"Of these things put them in remembrance, charging them before the Lord that they strive not about words to no profit, but to the subverting of the hearers. Study to shew thyself approved unto God, a workman that needeth not to be ashamed, rightly dividing the word of truth. But shun profane and vain babblings: for they will increase unto more ungodliness."
II Timothy 2:14-16
The epistles and books that make up the Bible we use today can be confusing sometimes, especially when there are traditions that originated centuries after it was written that don't seem to line up. For example, a question I received when preparing for this blog went something like this: "If the Bible is against alcohol, why are there verses about drinking and being merry?" (Don't worry, we're going to cover that topic later.) Questions like these are only compounded by seeming contradictions between different authors.
So how do we accurately interpret the Word of God?
The stance I learned in a New Testament class, and one that I still use today, is that of historical perspective. I resist the urge to try to interpret scripture in a present-day sense and instead study the passage based on the audience back then and the period when it was written. Then I see how the lessons taught to that audience can be applied to us in today's time. Doing this takes a little more work because you have to look at and verify historical content as well, but in my experience, approaching studying this way brings out the Spirit of the Word in its clearest sense.
One of my favorite examples to explain this method of studying is from the first letter to the Corinthians. In I Corinthians 9, Paul uses the imagery of a race to get his point across. If we just look at this at face value, we do get a good lesson: run the race and you can win the incorruptible crown. When you look at the history around this analogy, there is so much more that can be learned.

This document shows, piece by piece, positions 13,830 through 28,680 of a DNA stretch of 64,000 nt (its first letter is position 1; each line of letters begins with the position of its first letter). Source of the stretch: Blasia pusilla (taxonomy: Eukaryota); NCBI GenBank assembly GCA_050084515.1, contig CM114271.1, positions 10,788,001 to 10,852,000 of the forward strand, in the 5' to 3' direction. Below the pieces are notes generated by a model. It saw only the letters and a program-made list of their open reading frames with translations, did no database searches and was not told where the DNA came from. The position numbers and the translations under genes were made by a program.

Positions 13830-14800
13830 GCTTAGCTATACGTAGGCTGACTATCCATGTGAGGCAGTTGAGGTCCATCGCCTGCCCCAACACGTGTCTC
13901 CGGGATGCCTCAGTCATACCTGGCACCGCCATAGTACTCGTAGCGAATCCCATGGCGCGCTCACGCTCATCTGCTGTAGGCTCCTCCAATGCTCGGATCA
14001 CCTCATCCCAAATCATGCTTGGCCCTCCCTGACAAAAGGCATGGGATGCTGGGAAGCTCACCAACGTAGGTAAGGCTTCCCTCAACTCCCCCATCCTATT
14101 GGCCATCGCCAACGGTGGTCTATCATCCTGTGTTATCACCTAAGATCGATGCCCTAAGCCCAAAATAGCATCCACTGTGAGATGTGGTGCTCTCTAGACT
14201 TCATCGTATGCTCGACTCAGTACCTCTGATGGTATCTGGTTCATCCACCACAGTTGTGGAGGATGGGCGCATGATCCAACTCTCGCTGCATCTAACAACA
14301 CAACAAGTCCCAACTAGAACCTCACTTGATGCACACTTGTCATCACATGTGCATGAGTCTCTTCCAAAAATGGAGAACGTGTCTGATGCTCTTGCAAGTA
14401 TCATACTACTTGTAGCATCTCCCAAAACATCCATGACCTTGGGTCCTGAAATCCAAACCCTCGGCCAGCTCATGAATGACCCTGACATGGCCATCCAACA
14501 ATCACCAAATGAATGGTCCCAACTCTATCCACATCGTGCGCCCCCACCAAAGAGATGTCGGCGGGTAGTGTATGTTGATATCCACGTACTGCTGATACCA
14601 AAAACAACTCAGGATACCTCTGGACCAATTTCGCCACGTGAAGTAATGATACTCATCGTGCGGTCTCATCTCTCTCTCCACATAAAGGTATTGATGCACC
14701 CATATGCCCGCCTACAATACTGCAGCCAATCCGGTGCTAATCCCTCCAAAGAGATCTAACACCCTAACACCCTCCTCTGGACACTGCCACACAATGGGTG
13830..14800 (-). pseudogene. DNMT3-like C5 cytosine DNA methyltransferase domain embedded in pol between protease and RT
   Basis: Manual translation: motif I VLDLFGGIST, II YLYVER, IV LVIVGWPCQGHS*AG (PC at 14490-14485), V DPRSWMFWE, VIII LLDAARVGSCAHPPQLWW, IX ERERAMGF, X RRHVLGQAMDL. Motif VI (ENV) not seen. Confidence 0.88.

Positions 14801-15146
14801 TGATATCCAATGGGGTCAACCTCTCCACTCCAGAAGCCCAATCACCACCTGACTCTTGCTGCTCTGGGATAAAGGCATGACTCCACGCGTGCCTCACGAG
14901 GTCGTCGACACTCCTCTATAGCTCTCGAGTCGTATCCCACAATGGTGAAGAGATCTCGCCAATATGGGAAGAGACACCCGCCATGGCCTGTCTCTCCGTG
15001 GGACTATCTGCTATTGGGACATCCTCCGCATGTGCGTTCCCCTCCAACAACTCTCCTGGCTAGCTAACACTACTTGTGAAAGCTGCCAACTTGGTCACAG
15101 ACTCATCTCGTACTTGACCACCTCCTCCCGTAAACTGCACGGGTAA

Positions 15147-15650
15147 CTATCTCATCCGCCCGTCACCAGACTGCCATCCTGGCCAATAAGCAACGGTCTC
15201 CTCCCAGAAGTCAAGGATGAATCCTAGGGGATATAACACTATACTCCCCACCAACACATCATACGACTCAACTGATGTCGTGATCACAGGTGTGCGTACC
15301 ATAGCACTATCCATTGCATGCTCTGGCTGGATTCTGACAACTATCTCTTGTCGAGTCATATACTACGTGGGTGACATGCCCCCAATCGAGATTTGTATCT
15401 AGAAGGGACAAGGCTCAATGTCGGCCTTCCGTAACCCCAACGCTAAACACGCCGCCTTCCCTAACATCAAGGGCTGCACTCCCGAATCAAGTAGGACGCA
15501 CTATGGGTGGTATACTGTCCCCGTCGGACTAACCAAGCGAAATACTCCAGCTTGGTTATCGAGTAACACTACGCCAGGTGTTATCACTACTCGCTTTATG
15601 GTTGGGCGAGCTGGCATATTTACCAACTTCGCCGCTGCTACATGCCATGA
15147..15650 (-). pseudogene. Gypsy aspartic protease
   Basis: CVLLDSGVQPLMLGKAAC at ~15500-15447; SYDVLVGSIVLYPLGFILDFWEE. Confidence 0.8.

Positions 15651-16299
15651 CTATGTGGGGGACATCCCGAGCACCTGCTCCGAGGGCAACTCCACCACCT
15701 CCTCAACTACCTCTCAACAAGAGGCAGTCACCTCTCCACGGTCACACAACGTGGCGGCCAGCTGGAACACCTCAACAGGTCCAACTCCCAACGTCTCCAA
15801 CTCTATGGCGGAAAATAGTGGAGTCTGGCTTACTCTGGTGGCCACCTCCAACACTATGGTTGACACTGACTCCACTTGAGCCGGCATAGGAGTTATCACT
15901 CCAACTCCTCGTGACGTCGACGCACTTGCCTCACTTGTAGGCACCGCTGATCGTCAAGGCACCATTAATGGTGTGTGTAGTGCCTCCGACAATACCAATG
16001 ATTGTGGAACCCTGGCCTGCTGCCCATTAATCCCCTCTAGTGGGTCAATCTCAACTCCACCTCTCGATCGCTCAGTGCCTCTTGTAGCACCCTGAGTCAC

Corinth was a bustling port city at the time this epistle was written. The church in Corinth was not a rural church like so many I have preached at but a church in the middle of a large urban population that was full of temples to pagan gods and carnal things. It was also the location for a series of competitions comparable to our modern-day Olympics. When Paul used this analogy to teach a lesson, he was taking something that the population at that time knew a lot about and used it to help them understand the truth about Christianity and how to obtain eternal life. Isn't it much more satisfying knowing the background around the verses? I feel like there is so much more substance for those trying to understand the scripture, not to mention those who are looking for examples on how to witness or preach to others.
Of course, the most important thing to do when studying scripture is to pray for clarity and understanding. As we move into next week's topic -- music in church -- pray for clarity for all of us going on this journey together. See you next week!
Lain Tomlinson is a preacher, musician, and former university instructor out of Lebanon, Tennessee. He grew up in the Missionary Baptist denomination and now preaches throughout middle Tennessee.